What is career readiness and do you possess it?

Many college students believe that the college degree is their key to career success. It’s the knowledge gained in the classroom that makes them the qualified candidate for the job.

This is true…somewhat.

Yes, understanding concepts and topics specific to your chosen profession is important. But preparing for the world of work involves much more than earning a degree, certificate or diploma. The National Association of Colleges and Employers has outlined what makes a college student ready to successfully transition from college to career. Check out the seven skills below and determine your career readiness. Ask yourself how you measure against other graduates and job seekers. What are things you could do to improve the skills you currently lack?

Critical Thinking/Problem Solving: Employers want new hires who can receive information and use it to solve problems. They hire candidates capable of examining ideas and interpreting facts and data to make decisions.

Oral/Written Communications: All industries require solid communication skills. Being able to clearly and concisely share information through writing (emails, memos, documents), public speaking (talking in front of a group) and interpersonal communication (one-to-one or small group meetings) is essential.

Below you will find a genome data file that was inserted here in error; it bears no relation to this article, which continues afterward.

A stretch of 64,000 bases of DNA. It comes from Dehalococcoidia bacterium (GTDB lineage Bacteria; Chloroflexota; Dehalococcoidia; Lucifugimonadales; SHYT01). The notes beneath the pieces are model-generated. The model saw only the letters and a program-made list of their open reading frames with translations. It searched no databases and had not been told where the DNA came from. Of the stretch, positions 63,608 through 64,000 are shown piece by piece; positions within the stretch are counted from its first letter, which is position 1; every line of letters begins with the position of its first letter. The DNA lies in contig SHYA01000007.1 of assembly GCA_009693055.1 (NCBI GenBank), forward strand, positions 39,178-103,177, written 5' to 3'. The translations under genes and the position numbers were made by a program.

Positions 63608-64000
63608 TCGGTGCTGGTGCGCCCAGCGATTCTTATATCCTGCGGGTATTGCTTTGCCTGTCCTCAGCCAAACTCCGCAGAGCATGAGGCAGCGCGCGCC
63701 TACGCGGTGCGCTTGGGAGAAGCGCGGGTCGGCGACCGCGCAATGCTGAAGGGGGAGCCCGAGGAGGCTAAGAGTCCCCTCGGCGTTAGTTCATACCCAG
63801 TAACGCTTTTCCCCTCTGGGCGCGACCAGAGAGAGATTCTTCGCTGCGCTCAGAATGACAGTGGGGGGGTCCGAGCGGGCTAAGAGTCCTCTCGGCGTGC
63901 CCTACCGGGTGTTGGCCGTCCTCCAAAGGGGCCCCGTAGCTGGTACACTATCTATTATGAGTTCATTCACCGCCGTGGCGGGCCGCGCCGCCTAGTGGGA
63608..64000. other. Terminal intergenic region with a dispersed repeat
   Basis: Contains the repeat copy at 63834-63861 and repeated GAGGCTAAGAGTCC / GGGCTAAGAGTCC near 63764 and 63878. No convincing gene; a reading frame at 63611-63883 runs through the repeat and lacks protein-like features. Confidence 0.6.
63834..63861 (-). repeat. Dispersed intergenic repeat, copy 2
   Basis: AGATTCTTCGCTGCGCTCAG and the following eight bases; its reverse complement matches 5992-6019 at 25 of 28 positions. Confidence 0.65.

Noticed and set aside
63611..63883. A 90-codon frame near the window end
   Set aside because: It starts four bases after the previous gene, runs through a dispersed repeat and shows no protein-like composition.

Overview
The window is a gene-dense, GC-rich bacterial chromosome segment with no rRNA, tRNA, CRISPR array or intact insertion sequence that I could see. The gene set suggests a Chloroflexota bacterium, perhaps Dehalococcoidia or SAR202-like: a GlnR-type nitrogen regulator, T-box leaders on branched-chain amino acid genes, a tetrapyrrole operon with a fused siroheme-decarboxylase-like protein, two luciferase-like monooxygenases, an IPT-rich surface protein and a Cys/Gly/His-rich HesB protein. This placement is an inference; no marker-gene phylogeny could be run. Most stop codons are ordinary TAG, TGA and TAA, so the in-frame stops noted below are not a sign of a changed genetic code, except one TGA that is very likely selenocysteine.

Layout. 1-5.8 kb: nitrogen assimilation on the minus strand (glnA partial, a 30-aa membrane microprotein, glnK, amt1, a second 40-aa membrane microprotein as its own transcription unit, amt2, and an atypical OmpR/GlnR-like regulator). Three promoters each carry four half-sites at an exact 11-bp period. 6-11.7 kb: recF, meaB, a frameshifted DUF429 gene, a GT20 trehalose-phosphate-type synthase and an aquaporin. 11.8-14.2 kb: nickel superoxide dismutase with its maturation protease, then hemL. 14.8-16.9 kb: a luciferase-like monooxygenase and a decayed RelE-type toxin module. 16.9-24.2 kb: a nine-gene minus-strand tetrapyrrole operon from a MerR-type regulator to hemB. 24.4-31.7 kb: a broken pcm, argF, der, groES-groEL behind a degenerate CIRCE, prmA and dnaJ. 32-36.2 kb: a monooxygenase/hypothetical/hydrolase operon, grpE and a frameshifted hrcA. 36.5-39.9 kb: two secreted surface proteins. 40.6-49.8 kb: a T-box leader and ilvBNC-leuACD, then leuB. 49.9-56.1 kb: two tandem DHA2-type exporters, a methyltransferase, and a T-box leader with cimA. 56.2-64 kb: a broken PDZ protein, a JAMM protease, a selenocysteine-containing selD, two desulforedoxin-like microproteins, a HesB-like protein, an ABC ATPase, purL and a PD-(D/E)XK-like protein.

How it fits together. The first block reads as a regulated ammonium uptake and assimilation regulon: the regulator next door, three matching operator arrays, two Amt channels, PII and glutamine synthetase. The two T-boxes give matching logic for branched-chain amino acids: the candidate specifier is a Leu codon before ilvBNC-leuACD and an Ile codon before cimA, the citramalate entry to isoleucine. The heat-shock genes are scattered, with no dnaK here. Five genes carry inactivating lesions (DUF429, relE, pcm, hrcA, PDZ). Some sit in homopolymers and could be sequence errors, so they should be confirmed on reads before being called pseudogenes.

Teamwork: Can you successfully function within a team? Can you manage conflict? Are you able to work with people of diverse cultures, races, religions and viewpoints? Your individual contributions are important, but companies function in teams.

Technology: Computer skills are used in every job setting. It’s the type of computer work and amount that varies.

Leadership: Are you able to lead others either by being in charge or setting a good example of a strong work ethic? Can you prioritize and organize your responsibilities? Do people look to you as someone who can motivate them to be involved?

Professionalism: The employee who is always late to work or doesn’t submit projects on time won’t be an employee for long. Neither will the employee who refuses to understand the importance and effect of professional conduct in a work setting, from the way you talk to the way you visually present yourself.

Career Management: Students who are ready to join the world of work after college know how they want to contribute and what they’re capable of doing. Thus, they know what jobs to look for and how to apply.  During the job interview, a solid candidate can discuss their strengths, skills and experiences in relation to the job opening.  

Look for ways you can improve skills, from taking a computer course (technology) or public speaking class (oral communications) to visiting Career Services (career management, professionalism).